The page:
Checks Out Battle Brothers

I bet you didn’t expect two episodes of Checks Out within one day of each other, did you? What can I say–I like to keep you guys guessing!

Today, it is my pleasure to check out the public alpha of Battle Brothers by Overhype Studios. Developer Jan Taaks was good enough to send a copy my way recently. In fact, he’s been offering me copies of this game as far back as February 2014, but I wanted to wait until it was a little more feature complete to give it a look. Now seemed like the right time, and so I sat down with it and recorded the experience. Here is what happened:

So! What’d I think?

In short: I really like it so far. I confess, I’d been planning on designing a game very much like Battle Brothers for a number of years now, and I’m a wee bit jealous that they’ve beaten me to the punch. Overhype Studios have done a really excellent job of it so far, too–Battle Brothers strikes me as very well-designed, with fights that are challenging but manageable.

Even if I hadn’t known that the developers were German, by the time I finished this play session, I probably could have guessed at the game’s European origins: relatively static combat mechanics and exposition-heavy narrative seem to be popular stylistic choices over there.

The expository style of text works quite well for this game: it frees the developers to confront the player with a variety of different narrative scenarios without having to account for consistent characterization (which, needless to say, would be terribly tricky to accomplish in a game with 100% randomly generated characters–and perhaps somewhat futile, given that said characters die rather frequently). I love the various backgrounds that the game attaches to your characters; they seem to strike the right balance between establishing character arcs that never get resolved because your men keep dying, and making your characters seem like they’re not just interchangeable pawns.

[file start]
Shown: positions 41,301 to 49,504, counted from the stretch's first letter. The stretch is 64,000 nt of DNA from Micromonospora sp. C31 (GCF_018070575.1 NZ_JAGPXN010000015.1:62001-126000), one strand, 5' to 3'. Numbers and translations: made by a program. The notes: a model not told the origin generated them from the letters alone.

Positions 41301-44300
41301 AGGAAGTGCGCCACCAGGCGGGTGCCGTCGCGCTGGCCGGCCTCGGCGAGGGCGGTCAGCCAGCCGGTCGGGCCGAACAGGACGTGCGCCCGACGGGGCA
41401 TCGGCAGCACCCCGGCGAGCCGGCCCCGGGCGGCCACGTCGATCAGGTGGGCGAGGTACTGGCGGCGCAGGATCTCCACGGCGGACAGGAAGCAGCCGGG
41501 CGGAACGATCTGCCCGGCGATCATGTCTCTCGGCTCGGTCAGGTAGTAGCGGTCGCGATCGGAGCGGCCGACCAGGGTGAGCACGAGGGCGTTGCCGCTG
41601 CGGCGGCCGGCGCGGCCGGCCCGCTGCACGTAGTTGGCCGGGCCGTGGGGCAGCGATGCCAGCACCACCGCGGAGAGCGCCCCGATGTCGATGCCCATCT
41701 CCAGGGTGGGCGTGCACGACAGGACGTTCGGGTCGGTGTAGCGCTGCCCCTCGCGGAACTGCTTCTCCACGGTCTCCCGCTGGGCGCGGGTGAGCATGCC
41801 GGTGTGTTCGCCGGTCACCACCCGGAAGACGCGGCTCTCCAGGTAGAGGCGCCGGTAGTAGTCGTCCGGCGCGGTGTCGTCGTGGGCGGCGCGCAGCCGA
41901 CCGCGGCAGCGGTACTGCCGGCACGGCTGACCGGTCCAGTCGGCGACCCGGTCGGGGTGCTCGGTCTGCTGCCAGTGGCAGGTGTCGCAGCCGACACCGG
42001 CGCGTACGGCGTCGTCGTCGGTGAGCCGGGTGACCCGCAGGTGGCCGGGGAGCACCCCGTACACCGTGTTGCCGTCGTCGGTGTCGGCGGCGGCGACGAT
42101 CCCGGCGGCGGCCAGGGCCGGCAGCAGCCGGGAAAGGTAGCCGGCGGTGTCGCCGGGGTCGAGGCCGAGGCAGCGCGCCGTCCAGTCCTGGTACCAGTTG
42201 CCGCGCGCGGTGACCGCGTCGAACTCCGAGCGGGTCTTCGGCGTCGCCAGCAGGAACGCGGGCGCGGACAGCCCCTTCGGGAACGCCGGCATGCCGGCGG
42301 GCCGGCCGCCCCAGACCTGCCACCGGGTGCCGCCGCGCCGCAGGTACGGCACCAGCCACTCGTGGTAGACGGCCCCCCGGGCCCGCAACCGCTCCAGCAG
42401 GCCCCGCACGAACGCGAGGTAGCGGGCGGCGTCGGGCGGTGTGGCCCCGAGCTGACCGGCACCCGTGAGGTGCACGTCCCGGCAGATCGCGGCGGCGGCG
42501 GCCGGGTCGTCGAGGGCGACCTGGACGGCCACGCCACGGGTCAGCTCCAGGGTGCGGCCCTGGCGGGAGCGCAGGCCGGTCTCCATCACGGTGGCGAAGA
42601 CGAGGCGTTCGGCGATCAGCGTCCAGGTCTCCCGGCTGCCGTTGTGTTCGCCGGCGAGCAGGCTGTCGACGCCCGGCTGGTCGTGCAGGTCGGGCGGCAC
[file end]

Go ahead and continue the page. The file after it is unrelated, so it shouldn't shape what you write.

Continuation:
Combat in Battle Brothers is really solid. Skills and effectiveness against armor are tied to weapon type, which gives the player good reasons to use different types of equipment. Elevation effects matter here, with not-insignificant bonuses for fighting from the high ground. The fact that I can hide units in thickets is awesome, and the ability to anticipate enemy attacks with ripostes, shield walls, and spear walls is an excellent touch (though I found most of the other special weapon skills a little underwhelming). It’s great on an aesthetic level, too: the sound effects are visceral, I love seeing the unit graphics visibly reflect their wounds as they get hacked at, and there’s something deeply satisfying about watching an enemy’s armor bar disappear with a few swift strikes.

I have mixed feelings about BB’s zone of control mechanic, however. It works really well when you’re chasing down bowmen, as they can’t just keep kiting your close-range attackers for eternity–but the results are much less impressive on the front lines. There, it tends to result in melee fighters just kind of glomming on to each other and swinging back and forth, at which point things are essentially down to whatever numbers the dice feel like coughing up (unless you care to risk moving away and getting cut down in the process). Encounter a necromancer, and the zone of control mechanic becomes downright maddening, as he just keeps raising that same zombie you already cut down turn after turn, effectively paralyzing your adjacent men.